Snakes On A Plane

A Qantas flight from Alice Springs to Melbourne had to be diverted when four baby pythons escaped from their shipping container. The 6-inch Stimson's pythons were not found, but passengers were transferred to another plane. Airline officials don't know how they escaped, but ascertained that they were not eaten by the other snakes by weighing the remaining pythons.

"They're not endangered so a decision was made to fumigate...if these snakes turn up they will be very much dead snakes," David Epstein of Qantas said.

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iStock // Ekaterina Minaeva
Man Buys Two Metric Tons of LEGO Bricks; Sorts Them Via Machine Learning
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iStock // Ekaterina Minaeva

Jacques Mattheij made a small, but awesome, mistake. He went on eBay one evening and bid on a bunch of bulk LEGO brick auctions, then went to sleep. Upon waking, he discovered that he was the high bidder on many, and was now the proud owner of two tons of LEGO bricks. (This is about 4400 pounds.) He wrote, "[L]esson 1: if you win almost all bids you are bidding too high."

Mattheij had noticed that bulk, unsorted bricks sell for something like €10/kilogram, whereas sets are roughly €40/kg and rare parts go for up to €100/kg. Much of the value of the bricks is in their sorting. If he could reduce the entropy of these bins of unsorted bricks, he could make a tidy profit. While many people do this work by hand, the problem is enormous—just the kind of challenge for a computer. Mattheij writes:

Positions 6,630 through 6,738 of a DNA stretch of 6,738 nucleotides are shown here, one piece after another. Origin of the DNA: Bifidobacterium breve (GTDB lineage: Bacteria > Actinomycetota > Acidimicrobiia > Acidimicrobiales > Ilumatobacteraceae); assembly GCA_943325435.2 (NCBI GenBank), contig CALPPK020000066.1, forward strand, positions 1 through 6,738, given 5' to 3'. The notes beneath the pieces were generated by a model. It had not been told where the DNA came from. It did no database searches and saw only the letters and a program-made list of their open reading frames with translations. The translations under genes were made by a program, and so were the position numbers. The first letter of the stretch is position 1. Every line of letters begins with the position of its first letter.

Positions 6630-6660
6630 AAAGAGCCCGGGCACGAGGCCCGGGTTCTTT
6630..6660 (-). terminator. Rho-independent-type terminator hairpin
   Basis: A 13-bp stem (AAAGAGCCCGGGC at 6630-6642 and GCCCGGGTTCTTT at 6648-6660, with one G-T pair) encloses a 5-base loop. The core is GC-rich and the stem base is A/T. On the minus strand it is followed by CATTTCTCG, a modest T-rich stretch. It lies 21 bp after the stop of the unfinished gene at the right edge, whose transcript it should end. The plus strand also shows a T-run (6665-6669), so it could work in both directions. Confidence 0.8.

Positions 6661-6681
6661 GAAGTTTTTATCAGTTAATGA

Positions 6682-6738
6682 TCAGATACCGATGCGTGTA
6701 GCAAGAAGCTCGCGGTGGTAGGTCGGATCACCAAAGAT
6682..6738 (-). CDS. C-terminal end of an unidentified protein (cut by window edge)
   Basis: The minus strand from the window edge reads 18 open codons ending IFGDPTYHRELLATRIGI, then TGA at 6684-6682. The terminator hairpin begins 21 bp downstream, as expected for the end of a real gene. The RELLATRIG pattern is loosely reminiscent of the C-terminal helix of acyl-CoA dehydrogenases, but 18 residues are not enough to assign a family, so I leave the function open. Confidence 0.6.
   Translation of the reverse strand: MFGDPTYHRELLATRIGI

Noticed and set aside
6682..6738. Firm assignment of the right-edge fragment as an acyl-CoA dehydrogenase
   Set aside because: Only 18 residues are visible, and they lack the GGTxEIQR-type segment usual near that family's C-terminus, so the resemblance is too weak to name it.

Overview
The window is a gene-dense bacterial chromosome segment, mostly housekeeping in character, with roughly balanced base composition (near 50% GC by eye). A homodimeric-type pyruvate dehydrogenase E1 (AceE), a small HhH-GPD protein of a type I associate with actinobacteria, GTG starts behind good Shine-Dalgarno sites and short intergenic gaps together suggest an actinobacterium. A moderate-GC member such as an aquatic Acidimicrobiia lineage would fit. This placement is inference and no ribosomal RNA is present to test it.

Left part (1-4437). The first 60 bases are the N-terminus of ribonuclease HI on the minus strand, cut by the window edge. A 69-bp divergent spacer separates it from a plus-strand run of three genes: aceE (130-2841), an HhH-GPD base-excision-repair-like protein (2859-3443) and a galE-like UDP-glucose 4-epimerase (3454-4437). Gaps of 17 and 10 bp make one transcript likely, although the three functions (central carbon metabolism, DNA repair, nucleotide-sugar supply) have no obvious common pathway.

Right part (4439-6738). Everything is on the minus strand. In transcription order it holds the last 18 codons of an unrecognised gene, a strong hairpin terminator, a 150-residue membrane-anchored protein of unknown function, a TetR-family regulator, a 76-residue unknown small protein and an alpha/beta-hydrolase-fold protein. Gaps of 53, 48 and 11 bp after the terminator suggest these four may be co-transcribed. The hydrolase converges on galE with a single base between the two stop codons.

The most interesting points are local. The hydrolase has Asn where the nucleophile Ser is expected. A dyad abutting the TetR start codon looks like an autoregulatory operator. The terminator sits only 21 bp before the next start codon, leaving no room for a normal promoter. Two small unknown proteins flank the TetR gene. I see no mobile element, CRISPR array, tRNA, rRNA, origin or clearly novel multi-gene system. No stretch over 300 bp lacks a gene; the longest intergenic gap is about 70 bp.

There are 38000+ shapes and there are 100+ possible shades of color (you can roughly tell how old someone is by asking them what lego colors they remember from their youth).

In the following months, Mattheij built a proof-of-concept sorting system using, of course, LEGO. He broke the problem down into a series of sub-problems (including "feeding LEGO reliably from a hopper is surprisingly hard," one of those facts of nature that will stymie even the best system design). After tinkering with the prototype at length, he expanded the system to a surprisingly complex system of conveyer belts (powered by a home treadmill), various pieces of cabinetry, and "copious quantities of crazy glue."

Here's a video showing the current system running at low speed:

The key part of the system was running the bricks past a camera paired with a computer running a neural net-based image classifier. That allows the computer (when sufficiently trained on brick images) to recognize bricks and thus categorize them by color, shape, or other parameters. Remember that as bricks pass by, they can be in any orientation, can be dirty, can even be stuck to other pieces. So having a flexible software system is key to recognizing—in a fraction of a second—what a given brick is, in order to sort it out. When a match is found, a jet of compressed air pops the piece off the conveyer belt and into a waiting bin.